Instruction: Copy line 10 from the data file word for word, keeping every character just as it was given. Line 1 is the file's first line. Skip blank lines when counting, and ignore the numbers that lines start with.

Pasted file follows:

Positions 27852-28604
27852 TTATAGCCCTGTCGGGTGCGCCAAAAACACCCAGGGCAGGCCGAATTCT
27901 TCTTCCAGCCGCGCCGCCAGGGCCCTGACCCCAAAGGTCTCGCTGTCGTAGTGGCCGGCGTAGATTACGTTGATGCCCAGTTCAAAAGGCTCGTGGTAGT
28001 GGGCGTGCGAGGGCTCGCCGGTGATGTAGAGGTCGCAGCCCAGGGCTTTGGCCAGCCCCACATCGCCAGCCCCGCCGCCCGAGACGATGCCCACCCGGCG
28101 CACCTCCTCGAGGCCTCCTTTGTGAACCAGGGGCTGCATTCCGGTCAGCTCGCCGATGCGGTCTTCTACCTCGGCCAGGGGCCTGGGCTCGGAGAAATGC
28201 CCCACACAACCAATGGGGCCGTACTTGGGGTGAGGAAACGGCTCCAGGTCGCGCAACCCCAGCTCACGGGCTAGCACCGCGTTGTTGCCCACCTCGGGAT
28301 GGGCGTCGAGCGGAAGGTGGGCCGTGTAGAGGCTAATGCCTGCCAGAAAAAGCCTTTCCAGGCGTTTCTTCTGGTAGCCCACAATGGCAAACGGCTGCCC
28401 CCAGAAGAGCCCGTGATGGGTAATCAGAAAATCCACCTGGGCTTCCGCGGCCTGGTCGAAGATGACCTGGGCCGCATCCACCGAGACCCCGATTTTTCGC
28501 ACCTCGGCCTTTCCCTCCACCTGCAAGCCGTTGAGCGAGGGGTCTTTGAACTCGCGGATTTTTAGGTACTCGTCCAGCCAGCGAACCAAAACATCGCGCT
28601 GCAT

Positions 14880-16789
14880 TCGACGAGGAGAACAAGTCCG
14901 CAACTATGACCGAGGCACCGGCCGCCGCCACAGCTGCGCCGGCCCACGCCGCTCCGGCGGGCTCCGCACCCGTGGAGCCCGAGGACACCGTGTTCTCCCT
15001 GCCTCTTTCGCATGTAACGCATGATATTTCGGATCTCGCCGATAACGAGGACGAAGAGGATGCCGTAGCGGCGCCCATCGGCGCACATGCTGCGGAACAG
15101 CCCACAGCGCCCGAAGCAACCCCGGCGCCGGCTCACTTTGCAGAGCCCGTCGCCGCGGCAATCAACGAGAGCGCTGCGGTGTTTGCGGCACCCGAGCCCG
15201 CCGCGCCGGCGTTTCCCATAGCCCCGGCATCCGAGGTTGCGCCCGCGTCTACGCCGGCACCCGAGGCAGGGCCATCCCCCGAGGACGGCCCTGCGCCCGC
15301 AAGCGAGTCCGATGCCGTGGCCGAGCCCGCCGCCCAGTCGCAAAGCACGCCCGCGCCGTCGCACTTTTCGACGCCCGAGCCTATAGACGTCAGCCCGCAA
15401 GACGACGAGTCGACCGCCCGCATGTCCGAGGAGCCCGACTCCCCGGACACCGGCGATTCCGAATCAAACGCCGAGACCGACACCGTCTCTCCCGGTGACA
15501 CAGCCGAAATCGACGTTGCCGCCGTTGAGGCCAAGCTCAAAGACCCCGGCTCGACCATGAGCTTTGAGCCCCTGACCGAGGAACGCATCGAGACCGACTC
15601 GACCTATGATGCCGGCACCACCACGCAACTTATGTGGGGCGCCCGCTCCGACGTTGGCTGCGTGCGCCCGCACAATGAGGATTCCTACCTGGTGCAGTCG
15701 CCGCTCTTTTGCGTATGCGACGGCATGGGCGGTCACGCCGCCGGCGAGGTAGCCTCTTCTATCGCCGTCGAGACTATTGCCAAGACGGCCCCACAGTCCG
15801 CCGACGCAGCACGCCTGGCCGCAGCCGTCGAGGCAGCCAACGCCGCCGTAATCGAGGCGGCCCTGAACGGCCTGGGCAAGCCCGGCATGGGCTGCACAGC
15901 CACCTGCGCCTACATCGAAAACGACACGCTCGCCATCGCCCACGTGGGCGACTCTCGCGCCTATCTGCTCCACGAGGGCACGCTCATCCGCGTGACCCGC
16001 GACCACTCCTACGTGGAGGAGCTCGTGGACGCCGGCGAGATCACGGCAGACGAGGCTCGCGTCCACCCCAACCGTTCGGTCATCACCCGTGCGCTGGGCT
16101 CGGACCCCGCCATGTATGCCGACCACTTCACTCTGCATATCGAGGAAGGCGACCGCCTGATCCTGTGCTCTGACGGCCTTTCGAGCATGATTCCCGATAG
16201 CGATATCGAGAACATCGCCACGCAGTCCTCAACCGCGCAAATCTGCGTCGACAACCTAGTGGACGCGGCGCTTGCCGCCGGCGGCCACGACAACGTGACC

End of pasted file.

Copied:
28601 GCAT